As I discovered last week, I have the same problem in conferences. I have to do a lot of schmoozing and socializing in my job, but often has been the time when I've awkwardly tried to steer the conversation and avoid having to introduce someone, because, I just can't remember their name. Recognise the face, dimly, but who they are and what they do, well it's just a blank. Admittedly sometimes there are mitigating circumstances. For example (a) they have a foreign name or strong accent so I didn't get it; (b) I met them in a loud and rambuctious party and didn't hear; (c) I was drunk; or (d) they were so boring I just tuned out and was day dreaming about lying in my hammock/ dragons/ a new research project idea/ a crush or cutie/ beer. So if I'm at a party with you, and I'm politely chatting to an aquaintance, if I don't automatically introduce them to you, please don't ask me to ...

For those of you who sympathize, here's a song just for you ...




Monday, September 3, 2012

Ding-dong the witch is dead


I posted a week or so back about the problems I'm having with a crazy person hassling and persucuting me. Well they have finally succumbed/ surrendered without having to go to the matresses and hiring lawyers. That's an enormous stress off my shoulders. I got my first good night sleep in in don't know how long last night. Now life can go back to normal (ish) ... I hope.

Who am I?

This is just a quick post because several of my friends spoke to me over the past month about the Myers-Briggs test. I remember doing one when I was a kid and all I remember was that it came out as just in the introverted category. Well, I had a go and this is what I got

Extravert(27%) iNtuitive(62%) Feeling(25%) Judging(1%)

Intuitive didn't surprise me - I'm a big picture / strategic kind of thinker. The Extroverted part did, as a lot of the time I'm on my own and in my own head much of the time, and like my quiet time. But I am also huge attention-ho these days, so maybe that's it. Despite being a scientist, anyone who knows me would atest to teh fact that I'm not always the most logical. Spock I ain't.  what did intrigue me was that according to one website I am a close personality match for Anne (of Green Gables) Shirley, and if you've read my blog entries from the beginning, you probably know my huge teenage crush, and how that would tickle me.

That's it for now. I'm currently recovering from a manic week-long trip to Scotland, but have a few posts warming on the hob ...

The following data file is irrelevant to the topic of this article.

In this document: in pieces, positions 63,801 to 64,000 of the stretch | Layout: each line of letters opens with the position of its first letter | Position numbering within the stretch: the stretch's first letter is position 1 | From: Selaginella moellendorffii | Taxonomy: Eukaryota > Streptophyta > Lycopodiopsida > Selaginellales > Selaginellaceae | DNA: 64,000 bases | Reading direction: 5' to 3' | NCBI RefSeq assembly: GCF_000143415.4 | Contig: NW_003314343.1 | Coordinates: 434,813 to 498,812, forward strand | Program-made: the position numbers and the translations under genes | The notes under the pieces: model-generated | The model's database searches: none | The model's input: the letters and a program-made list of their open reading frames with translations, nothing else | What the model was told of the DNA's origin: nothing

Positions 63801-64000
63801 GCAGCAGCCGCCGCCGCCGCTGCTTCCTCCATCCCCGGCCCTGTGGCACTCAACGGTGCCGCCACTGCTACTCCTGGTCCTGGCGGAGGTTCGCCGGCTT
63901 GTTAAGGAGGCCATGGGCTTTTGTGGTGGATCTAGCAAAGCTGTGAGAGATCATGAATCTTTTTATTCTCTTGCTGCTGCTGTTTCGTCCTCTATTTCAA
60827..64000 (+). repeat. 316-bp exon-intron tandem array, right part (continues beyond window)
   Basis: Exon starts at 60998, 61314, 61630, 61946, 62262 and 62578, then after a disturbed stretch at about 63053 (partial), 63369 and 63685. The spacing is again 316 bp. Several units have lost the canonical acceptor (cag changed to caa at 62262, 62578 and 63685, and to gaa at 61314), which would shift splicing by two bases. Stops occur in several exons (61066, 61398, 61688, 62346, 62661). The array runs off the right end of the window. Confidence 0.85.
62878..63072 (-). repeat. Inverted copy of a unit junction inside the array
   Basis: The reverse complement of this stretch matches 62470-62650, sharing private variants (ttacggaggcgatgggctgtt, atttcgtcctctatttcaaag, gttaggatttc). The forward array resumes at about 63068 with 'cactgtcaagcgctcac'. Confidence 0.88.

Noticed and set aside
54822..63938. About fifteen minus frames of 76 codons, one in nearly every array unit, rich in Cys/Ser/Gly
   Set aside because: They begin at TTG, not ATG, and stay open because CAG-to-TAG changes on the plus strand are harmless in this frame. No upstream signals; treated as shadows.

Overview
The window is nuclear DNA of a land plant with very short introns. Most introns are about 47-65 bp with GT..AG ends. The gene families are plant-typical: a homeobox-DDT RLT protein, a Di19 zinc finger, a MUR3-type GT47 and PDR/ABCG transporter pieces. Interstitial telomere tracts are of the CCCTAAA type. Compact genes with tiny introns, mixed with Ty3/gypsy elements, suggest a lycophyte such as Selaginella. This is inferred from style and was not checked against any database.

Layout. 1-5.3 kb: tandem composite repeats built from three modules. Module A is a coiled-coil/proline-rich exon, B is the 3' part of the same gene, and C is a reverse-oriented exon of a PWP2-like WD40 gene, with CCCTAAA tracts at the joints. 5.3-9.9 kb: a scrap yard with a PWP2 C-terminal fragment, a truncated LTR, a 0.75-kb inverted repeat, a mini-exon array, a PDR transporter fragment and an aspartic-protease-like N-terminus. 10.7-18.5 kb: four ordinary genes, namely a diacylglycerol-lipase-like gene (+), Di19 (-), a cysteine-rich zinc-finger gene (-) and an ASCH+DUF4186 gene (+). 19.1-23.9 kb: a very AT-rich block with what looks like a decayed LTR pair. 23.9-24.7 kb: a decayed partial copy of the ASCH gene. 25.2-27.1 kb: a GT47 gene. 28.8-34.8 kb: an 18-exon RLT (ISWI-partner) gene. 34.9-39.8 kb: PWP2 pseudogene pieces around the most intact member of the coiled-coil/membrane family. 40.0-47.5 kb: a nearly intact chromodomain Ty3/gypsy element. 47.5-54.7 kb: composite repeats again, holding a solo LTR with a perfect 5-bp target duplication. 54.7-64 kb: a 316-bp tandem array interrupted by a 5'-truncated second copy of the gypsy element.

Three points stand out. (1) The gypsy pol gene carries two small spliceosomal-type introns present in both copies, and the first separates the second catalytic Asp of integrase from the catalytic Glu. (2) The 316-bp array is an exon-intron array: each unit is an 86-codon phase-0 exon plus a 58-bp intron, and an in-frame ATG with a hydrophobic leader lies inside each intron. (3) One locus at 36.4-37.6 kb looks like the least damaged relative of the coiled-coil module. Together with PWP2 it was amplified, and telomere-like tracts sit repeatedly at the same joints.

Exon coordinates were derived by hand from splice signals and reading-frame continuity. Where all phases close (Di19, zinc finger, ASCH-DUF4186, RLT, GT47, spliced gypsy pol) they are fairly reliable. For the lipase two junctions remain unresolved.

Sunday, August 26, 2012

I wish I taught at Hogwarts

It’s been nearly a year since the Harry Potter movie and five years since the last book was released. I have to admit that I’m suffering from Hogwarts withdrawal. Despite having health and safety practices that would make the average school administration run screaming (I mean, the health and safety issues in just a game of quiddich, let alone the tri-wizard cup tournament !) the ancient history that permeated Hogwarts bones, and the coziness of the school – four poster beds for students and common rooms with tapestries and roaring fire places.


Perhaps it’s because I went to a British boarding school (although I didn’t board myself), and went to university in the spired ancient, alcoholic gloriousness that is Oxford, and taught at a high school that is probably as close to Hogwarts as one can get without using wands (Christ Hospital School in West Sussex), that I felt at home with the idea of Hogwarts.

 Maybe it’s because I associated with the characters of the books too.  Although I was the spitting image of Daniel Radcliff when I was a tween, I probably associate more with Hermione: the clever, bossy smart-arse, and outsider, whose family background was profoundly different to her classmates. Although being a bit of a class clown, getting into scrapes, and for occasionally being oblivious to goings on, I had/have certain Ron-like tendencies. 

But despite trolls lose in the bathrooms, and basilisks in the basement, Hogwarts had a homey feel that I craved and missed. I wish I was teaching at Hogwarts. The university I’m at lacks the history, class and grandeur of Hogwarts, the student body lacks the camaraderie, familiness and school spirit, the president lacks the wisdom and drive of Dumbledore and the provost lacks the organization, courage and sassiness of MacGonnegal, although we have more than our fair share of Professor Trelawnes, Lockharts, Quirrels and Snapes. Class would also be so much interesting if you could wave your wand turn the student at the back, who’s been watching youtube all the way through class, into a skrewt. 
 
 

Don’t make me get Mr Knightley on your ass


One of my guilty pleasures is Jane Austen, and two of my favourite scenes from Jane Austen movies are when Edward Ferrers (Hugh Grant) tells Elinor Dashwood (Emma Thompson) that he isn’t, after all, married, and she makes that amazing “uhguffle” sound, of relief.

 

My second favourite scene (any version) is when George Knightly chastises (“badly done Emma, badly done”) Emma Woodhouse for snapping a witty retort that ends up insulting and hurting a friend. George chastises Emma even though she will take the criticism badly, he knows that she will get angry, hate him for it, but he criticizes her none the less because he loves her deeply, and knows she is better than that.